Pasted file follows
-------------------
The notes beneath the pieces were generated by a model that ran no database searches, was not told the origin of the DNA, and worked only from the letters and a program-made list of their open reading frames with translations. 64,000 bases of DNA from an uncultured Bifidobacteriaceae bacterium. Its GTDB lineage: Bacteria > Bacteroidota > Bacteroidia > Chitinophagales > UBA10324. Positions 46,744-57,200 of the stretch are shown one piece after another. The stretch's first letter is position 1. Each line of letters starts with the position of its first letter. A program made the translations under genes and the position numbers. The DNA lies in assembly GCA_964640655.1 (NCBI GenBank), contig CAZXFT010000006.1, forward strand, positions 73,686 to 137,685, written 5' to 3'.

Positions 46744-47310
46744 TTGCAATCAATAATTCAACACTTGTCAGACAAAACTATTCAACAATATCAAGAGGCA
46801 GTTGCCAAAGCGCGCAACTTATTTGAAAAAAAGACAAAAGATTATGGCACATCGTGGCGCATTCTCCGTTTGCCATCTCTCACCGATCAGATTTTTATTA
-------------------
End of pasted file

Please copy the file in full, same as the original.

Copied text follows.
The notes beneath the pieces were generated by a model that ran no database searches, was not told the origin of the DNA, and worked only from the letters and a program-made list of their open reading frames with translations. 64,000 bases of DNA from an uncultured Bifidobacteriaceae bacterium. Its GTDB lineage: Bacteria > Bacteroidota > Bacteroidia > Chitinophagales > UBA10324. Positions 46,744-57,200 of the stretch are shown one piece after another. The stretch's first letter is position 1. Each line of letters starts with the position of its first letter. A program made the translations under genes and the position numbers. The DNA lies in assembly GCA_964640655.1 (NCBI GenBank), contig CAZXFT010000006.1, forward strand, positions 73,686 to 137,685, written 5' to 3'.

Positions 46744-47310
46744 TTGCAATCAATAATTCAACACTTGTCAGACAAAACTATTCAACAATATCAAGAGGCA
46801 GTTGCCAAAGCGCGCAACTTATTTGAAAAAAAGACAAAAGATTATGGCACATCGTGGCGCATTCTCCGTTTGCCATCTCTCACCGATCAGATTTTTATTA